Now… I don’t think that the name itself would have attracted me much before I met FiveOaksBouquet and Tara.  I was very lucky to have met these two soon-to-be friends who taught me many things about perfume but one piece of advice informs my approach to perfume every day.  NEVER judge a perfume by its name, its price or its notes.  That single piece of advice is responsible for me wearing some of the most beautiful perfumes I own today… Stetson, White Diamonds by Elizabeth Taylor and, yes, even Old Spice.  AND, wear the perfume for a few days before you decide whether it’s for you or not.  Scent strips are a good start but the only true test is on your skin over several days.

And so, I put my preconceived notions of a beachy perfume behind me (I’m not a Calone fan) and I tested it on my skin and I thought it was just lovely… definitely worth going back for a sample so I can try it again.  What caught me off guard was the opening floral note… so, so pretty.  I’ll come back with a full review after I’ve tested it more.

And so, the next morning I reached for my traditional spring fragrance, Premier Figuier by L’Artisan Parfumeur… as I look forward to warm spring days.

I just heard that Nina Simone was inducted into the Rock and Roll Hall of Fame.  This reminded me of a song that makes such complete sense for this Montrealer… Trouble in Mind (and, it’s a sing-along).

Trouble in mind, I’m blue
But I won’t be blue always,
‘Cause that sun is gonna shine in my back door someday.

Trouble in mind, I’m slow
My poor heart is beating so slow
I never had so much trouble in my life before.

I’m going down to the river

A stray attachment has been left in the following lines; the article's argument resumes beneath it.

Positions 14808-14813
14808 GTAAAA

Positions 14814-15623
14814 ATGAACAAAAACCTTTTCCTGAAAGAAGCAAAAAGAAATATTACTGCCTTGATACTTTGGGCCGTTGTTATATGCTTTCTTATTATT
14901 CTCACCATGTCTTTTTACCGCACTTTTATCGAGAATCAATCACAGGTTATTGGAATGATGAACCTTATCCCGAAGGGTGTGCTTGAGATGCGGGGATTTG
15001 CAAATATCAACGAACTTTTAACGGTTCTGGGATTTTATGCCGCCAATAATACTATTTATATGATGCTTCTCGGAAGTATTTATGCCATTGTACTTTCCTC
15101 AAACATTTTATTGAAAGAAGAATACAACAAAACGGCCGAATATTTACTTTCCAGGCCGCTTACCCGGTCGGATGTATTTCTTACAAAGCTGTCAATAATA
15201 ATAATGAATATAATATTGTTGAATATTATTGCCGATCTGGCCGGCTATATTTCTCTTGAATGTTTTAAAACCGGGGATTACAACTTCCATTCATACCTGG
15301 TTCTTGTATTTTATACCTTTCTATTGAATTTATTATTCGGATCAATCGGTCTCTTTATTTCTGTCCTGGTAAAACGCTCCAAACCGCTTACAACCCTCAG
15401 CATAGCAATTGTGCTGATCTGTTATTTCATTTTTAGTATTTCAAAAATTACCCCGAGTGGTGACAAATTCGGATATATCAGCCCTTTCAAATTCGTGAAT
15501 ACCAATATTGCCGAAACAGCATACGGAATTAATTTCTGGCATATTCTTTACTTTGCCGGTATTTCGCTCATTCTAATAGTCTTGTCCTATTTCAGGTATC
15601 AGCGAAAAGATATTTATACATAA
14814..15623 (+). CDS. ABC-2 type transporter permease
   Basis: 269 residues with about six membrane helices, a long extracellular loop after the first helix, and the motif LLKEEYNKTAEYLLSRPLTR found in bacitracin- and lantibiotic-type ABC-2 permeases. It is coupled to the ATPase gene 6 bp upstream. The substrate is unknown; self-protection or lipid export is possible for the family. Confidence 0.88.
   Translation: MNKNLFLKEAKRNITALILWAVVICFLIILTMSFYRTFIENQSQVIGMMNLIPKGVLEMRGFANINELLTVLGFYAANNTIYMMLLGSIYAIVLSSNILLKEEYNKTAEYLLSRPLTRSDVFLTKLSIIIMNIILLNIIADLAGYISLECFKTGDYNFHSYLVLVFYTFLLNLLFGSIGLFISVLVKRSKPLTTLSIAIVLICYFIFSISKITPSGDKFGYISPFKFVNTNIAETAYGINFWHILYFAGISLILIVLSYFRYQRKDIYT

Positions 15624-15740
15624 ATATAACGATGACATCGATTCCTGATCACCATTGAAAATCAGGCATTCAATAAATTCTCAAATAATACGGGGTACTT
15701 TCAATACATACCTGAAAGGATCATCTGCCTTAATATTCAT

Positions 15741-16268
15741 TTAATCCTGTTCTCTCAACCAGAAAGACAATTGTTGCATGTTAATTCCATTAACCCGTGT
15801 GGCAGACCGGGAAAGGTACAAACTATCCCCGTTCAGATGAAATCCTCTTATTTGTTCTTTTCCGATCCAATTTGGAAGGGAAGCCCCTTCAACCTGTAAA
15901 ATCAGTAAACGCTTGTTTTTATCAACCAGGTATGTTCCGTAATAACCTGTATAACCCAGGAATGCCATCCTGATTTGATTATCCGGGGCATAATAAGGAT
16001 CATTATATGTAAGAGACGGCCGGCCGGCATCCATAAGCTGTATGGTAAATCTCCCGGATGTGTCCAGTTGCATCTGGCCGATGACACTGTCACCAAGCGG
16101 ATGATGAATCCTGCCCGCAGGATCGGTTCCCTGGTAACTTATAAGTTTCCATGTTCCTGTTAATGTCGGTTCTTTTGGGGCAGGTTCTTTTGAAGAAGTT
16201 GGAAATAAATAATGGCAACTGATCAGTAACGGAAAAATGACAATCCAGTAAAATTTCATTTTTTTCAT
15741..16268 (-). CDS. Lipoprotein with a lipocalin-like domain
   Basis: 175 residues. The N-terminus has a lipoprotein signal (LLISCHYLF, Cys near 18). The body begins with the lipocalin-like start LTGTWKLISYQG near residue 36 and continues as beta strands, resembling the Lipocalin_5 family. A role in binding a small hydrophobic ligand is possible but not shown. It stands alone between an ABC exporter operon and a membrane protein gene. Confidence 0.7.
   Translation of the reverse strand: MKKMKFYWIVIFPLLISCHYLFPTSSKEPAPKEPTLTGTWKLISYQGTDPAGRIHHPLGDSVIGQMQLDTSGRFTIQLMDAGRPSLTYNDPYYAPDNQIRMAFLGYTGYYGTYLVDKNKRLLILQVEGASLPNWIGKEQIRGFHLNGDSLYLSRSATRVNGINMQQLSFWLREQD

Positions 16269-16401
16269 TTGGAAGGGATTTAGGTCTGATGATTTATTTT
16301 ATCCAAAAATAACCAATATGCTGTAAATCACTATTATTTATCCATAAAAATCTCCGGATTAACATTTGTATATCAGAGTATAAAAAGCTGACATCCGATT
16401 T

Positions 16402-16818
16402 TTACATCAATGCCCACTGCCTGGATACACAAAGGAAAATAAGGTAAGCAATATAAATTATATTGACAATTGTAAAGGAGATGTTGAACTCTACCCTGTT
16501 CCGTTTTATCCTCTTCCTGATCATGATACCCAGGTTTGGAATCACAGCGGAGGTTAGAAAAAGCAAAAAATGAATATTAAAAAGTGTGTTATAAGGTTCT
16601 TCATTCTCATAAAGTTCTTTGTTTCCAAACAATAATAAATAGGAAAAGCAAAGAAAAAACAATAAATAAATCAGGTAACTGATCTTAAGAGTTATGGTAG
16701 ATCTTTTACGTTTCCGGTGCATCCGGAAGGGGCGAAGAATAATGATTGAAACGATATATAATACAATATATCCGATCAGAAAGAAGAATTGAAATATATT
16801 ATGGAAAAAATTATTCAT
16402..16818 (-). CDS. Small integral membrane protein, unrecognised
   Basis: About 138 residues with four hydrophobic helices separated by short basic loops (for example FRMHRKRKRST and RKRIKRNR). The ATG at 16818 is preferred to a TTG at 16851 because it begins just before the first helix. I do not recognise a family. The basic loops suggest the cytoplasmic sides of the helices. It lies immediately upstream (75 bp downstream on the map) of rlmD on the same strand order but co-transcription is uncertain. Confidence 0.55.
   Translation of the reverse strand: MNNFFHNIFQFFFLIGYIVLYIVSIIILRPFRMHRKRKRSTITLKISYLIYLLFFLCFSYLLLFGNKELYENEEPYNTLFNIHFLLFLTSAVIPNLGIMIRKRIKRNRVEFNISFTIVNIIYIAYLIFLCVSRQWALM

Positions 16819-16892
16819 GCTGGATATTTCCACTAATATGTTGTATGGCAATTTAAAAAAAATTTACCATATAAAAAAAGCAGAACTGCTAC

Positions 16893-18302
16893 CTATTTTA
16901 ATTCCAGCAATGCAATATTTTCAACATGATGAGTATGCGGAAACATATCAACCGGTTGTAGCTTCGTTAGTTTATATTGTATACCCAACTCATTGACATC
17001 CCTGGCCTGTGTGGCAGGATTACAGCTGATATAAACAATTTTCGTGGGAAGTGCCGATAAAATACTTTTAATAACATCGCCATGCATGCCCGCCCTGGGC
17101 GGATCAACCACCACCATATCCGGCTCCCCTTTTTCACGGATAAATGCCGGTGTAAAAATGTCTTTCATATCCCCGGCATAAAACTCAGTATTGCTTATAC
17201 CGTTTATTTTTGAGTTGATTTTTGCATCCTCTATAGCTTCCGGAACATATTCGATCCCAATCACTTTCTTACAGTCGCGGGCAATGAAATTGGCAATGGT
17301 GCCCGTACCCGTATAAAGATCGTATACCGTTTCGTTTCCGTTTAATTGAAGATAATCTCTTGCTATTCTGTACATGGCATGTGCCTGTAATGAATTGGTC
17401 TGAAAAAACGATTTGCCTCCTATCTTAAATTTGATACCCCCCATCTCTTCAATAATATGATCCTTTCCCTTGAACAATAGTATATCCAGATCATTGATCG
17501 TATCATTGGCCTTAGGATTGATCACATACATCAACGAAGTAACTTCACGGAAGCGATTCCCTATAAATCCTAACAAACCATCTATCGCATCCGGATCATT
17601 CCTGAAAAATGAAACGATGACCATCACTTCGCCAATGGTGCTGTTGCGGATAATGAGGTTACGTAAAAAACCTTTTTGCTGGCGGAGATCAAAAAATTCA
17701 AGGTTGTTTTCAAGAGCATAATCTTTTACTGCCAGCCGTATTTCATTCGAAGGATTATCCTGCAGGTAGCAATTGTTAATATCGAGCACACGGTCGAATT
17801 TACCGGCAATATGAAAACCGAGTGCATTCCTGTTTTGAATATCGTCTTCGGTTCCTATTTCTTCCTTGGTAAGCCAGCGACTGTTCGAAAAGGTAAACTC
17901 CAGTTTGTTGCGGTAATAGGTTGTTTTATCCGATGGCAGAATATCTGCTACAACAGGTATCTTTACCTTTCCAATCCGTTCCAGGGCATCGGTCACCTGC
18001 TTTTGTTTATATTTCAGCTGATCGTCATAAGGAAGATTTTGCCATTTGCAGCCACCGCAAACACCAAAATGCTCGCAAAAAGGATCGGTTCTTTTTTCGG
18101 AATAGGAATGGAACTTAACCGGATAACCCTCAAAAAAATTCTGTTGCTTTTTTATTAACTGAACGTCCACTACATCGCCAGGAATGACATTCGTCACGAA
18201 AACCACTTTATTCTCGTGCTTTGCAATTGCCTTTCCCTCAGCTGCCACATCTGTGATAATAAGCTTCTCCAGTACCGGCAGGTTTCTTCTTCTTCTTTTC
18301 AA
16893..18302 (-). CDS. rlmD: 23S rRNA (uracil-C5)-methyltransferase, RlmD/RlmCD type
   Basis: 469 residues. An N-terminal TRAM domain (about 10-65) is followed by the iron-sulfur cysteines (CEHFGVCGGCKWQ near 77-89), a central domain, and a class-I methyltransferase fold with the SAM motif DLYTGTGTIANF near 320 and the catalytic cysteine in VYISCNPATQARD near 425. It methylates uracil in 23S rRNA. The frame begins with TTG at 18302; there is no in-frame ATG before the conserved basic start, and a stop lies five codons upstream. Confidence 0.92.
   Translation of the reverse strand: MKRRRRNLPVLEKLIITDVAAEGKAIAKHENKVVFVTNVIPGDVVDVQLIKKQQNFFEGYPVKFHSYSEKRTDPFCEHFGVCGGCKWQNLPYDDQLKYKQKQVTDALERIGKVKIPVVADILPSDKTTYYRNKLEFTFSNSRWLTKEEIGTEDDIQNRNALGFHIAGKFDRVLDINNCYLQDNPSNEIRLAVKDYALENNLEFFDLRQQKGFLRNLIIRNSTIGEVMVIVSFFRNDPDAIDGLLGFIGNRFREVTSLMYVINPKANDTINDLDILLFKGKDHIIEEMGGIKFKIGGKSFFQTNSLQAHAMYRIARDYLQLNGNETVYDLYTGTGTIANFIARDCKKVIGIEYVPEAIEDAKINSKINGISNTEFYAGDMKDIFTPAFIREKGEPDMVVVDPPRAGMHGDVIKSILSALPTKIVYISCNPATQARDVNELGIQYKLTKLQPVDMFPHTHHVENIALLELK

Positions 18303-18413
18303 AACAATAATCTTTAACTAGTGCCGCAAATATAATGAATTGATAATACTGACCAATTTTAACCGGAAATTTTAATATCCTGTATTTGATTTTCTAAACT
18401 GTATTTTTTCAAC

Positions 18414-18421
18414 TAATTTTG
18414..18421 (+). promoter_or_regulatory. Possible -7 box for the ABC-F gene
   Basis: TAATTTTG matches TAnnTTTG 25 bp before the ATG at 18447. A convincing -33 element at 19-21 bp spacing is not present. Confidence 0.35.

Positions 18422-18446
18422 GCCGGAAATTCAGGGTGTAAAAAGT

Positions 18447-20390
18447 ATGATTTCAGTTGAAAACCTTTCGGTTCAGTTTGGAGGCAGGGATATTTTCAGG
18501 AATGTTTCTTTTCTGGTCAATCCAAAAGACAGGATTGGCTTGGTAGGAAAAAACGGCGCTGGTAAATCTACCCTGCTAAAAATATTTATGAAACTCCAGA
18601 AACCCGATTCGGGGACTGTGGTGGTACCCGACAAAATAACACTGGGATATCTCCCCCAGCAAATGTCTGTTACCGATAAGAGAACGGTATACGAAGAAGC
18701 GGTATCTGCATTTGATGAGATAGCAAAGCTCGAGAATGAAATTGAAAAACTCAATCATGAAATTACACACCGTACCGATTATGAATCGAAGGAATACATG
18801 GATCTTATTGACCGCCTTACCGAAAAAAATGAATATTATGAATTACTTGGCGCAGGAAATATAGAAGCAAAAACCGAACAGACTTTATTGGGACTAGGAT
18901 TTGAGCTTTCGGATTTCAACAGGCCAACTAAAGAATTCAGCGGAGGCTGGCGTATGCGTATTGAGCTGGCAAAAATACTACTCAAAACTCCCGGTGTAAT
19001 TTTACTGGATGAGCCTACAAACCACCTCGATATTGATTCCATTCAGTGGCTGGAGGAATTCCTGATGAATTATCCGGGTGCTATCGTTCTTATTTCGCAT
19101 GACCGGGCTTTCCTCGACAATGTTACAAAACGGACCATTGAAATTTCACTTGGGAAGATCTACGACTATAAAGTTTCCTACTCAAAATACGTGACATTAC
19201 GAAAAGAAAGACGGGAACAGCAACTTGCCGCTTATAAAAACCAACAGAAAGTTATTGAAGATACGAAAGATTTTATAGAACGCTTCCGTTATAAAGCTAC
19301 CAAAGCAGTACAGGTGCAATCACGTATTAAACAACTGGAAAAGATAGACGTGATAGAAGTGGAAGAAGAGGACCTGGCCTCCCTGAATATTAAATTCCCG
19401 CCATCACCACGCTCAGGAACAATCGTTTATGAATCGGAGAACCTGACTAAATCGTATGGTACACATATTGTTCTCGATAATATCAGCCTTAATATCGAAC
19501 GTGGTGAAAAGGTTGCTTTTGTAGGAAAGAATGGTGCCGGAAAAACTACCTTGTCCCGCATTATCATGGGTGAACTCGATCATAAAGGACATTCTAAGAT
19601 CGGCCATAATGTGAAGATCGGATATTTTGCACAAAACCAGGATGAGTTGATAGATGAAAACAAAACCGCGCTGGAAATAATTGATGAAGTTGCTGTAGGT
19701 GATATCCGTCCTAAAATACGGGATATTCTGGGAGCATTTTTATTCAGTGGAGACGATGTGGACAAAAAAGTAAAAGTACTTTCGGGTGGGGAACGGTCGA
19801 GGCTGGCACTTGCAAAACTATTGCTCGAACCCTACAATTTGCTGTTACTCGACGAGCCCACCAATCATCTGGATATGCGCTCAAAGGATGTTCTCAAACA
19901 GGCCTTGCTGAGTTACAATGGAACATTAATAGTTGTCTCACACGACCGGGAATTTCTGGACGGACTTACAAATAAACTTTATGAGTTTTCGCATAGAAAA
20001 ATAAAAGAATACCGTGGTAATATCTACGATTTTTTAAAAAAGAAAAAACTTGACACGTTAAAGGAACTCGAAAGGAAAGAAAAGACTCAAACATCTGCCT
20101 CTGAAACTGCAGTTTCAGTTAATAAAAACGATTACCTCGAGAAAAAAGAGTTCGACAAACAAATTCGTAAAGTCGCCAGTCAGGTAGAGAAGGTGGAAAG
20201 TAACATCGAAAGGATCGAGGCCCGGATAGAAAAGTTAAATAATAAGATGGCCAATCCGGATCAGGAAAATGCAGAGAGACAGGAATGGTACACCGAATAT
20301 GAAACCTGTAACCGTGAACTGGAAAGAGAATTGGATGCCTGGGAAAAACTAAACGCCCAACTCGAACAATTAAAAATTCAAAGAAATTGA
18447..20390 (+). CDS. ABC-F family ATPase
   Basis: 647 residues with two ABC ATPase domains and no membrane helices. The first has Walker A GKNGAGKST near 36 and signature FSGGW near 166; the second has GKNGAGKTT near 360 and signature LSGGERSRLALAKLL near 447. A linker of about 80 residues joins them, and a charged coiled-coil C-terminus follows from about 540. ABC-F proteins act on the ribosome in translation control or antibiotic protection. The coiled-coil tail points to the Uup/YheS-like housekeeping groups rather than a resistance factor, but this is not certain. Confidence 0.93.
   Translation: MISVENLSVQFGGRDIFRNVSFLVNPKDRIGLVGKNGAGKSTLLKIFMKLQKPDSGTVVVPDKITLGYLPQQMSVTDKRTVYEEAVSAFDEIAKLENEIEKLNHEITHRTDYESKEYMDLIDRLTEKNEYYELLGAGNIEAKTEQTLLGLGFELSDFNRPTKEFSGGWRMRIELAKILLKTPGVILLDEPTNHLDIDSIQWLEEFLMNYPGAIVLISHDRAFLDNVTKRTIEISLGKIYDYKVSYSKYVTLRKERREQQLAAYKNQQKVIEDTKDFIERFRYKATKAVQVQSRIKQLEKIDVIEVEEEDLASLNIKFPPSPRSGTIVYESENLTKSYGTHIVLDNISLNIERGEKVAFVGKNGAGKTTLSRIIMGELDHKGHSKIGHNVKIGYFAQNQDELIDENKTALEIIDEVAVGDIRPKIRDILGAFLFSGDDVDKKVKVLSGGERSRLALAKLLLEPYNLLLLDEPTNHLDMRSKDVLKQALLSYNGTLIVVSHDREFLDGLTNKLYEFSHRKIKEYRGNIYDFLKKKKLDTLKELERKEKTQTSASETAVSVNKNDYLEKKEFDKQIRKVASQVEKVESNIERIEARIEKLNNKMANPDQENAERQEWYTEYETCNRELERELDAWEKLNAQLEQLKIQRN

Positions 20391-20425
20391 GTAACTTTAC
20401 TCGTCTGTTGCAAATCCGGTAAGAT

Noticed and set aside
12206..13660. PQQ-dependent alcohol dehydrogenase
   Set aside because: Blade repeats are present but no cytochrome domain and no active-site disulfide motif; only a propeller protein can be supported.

Gonna get me a rockin’ chair
If the Lord don’t help me, I’m gonna rock away from here.

Who was the greatest perfumer of all time?


Charles Darwin

If you and I were to go out for supper and share some wine and an after-dinner drink, we might get on to some of my favourite “parlour games”.  For instance, I’m likely to ask you who you think were the two geniuses of the 19th century and we’re likely to agree on at least one… Charles Darwin.  But my second choice is often controversial.  For me, Sigmund Freud would be the second, hands down! But a girlfriend of mine was shocked by my choice.  “Freud?  No way!  He was so anti-woman!”  Her choice?  Karl Marx!  Of course, the great German egalitarian.

Most of my friends are not interested in perfume and so to speak about the greatest perfumer of all time would not likely generate much conversation.  For so many years, I would have said François Coty.  He, singlehandedly, was responsible for the creation of two perfume families… the chypre and the amber families.  And, his Coty empire revolutionized the sale of perfume.  Yes, he made mistakes in his private life but for the most part, he was the great innovator, but far from the perfectionist.


Jacques Guerlain

However, on any given night (and with enough wine), you could convince me that the greater perfumer was his rival, Jacques Guerlain.  His creations read like a hit parade and most are still available today having withstood the test of time… Après L’Ondée, Shalimar, L’Heure Bleue, Mitsouko, Mouchoir de Monsieur and Vol de Nuit.  And even as I write this post, I’m convincing myself that Jacques Guerlain really deserves the title.  I still wear his creations today.

But what about Ernest Daltroff?  Fleurs de Rocaille, Narcisse Noir, Nuit de Noël and Pour un Homme!  Or Edmond Roudnitska?  Or Ernest Beaux?  Or even, Germaine Cellier?

It’s a tough one.  I’d love to hear your opinions.